In the past few months, it’s been widely publicized that ingredients in conventional sunscreens kill coral. These studies started appearing a few years ago; even a few drops of sunscreen can kill a relatively large area it seems. And a couple of studies have shown that oxybenzone, a chemical that’s in most sunscreens and harmful to reefs, also feminizes some fish.
YIKES! As boaters, we’ve been taught for years to wear sunscreen to avoid skin cancer. But as an avid snorkeler and diver, I don’t want to do anything that even might damage the reefs or fish population. Admittedly, there are other contributing factors to coral damage, but this is something that’s easy for me to avoid. (NOTE: if you use any makeup or moisturizer “with sunscreen,” make sure it doesn’t have any of the bad chemicals listed below!)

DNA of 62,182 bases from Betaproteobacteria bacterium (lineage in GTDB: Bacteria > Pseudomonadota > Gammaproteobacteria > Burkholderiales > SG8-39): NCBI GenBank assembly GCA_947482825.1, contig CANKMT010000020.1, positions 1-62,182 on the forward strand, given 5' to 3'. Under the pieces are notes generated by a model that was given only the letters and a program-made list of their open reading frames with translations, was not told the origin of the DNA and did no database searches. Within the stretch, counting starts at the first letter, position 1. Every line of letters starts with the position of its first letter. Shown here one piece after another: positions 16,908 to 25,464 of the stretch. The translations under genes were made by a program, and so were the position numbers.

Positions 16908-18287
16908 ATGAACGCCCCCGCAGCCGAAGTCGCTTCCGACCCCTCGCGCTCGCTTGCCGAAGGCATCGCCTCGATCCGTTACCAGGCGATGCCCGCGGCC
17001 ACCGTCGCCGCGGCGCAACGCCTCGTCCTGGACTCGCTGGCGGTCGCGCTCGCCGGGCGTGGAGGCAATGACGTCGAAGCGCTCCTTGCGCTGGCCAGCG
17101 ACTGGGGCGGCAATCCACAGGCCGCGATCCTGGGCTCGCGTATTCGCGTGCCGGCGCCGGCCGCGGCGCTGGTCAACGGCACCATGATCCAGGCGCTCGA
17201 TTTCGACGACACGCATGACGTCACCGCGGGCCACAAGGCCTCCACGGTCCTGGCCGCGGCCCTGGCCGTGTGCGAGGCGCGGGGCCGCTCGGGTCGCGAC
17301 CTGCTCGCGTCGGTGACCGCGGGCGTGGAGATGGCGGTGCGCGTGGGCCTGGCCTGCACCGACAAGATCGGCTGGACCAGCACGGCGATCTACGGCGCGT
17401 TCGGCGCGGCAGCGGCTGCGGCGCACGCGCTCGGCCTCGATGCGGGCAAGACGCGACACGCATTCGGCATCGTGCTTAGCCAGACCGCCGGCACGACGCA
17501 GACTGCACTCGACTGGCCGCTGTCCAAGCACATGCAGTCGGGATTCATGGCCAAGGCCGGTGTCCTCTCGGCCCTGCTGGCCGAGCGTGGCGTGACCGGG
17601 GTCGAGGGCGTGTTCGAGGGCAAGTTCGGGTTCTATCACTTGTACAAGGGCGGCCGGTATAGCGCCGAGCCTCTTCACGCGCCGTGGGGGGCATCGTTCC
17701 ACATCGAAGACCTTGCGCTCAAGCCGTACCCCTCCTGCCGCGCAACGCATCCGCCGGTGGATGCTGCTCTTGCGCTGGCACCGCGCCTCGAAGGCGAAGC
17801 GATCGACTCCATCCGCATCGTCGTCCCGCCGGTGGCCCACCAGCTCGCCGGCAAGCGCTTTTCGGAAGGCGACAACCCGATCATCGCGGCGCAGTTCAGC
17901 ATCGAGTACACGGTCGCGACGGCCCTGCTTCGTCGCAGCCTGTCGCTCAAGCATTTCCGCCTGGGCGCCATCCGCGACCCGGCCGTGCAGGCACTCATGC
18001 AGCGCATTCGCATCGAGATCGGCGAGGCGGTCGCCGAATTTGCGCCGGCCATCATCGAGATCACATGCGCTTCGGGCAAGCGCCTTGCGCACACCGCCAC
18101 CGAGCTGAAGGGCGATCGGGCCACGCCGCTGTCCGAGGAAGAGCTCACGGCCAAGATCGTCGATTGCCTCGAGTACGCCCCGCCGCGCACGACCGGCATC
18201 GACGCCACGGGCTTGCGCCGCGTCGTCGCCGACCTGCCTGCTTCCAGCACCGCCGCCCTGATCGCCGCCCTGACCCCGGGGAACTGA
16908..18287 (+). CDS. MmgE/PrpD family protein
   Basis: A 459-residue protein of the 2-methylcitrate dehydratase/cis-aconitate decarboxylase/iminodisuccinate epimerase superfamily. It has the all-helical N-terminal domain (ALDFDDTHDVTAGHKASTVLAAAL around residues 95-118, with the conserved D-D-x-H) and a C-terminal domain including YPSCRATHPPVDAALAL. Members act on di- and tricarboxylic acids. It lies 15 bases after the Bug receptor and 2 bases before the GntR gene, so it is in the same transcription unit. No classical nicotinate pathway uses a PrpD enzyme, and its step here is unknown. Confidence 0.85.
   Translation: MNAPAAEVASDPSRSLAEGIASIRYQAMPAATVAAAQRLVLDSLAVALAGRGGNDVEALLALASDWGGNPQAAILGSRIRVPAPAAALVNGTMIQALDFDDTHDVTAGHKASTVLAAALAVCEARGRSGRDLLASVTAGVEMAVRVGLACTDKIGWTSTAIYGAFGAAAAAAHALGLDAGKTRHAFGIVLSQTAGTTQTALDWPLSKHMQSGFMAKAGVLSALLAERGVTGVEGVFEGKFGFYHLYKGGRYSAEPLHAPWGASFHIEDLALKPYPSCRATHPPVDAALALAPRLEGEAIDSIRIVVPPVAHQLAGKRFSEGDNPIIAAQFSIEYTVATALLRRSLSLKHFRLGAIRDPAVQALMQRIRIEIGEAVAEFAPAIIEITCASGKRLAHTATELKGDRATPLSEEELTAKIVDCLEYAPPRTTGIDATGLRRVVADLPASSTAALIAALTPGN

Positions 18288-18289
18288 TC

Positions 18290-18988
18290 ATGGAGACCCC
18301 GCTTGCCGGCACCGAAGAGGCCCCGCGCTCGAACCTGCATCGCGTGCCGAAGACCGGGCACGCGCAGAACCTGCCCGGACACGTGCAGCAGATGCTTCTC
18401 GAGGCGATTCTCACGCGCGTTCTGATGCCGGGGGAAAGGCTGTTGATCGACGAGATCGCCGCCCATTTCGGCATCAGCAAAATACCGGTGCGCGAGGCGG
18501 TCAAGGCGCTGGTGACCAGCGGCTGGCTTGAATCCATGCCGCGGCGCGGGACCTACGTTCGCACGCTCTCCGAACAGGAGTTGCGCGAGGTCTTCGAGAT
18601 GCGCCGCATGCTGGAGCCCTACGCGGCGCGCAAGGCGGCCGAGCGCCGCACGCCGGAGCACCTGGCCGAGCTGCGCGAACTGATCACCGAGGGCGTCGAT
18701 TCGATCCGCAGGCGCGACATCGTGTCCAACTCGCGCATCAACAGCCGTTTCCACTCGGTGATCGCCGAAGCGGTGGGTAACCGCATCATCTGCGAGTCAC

Our solution has two parts: cover up when snorkeling and use reef-friendly sunscreen for the parts we can’t cover. Actually, we use reef-friendly sunscreen anytime we use sunscreen, not just when snorkeling, since like most boats, ours drains grey water (that is, the sink and shower drains where we wash up) straight into the ocean.
Dave and I really don’t like to put a lot of “goop” on our skin and also don’t want to put any more chemicals into the water than we have to – even ones that are currently believed to be “reef-friendly.” So our first line of defense against the sun is a snorkel suit (aka dive Lycra). We’ve worn one ever since other cruisers recommended it to us back in 2003, our first year of cruising.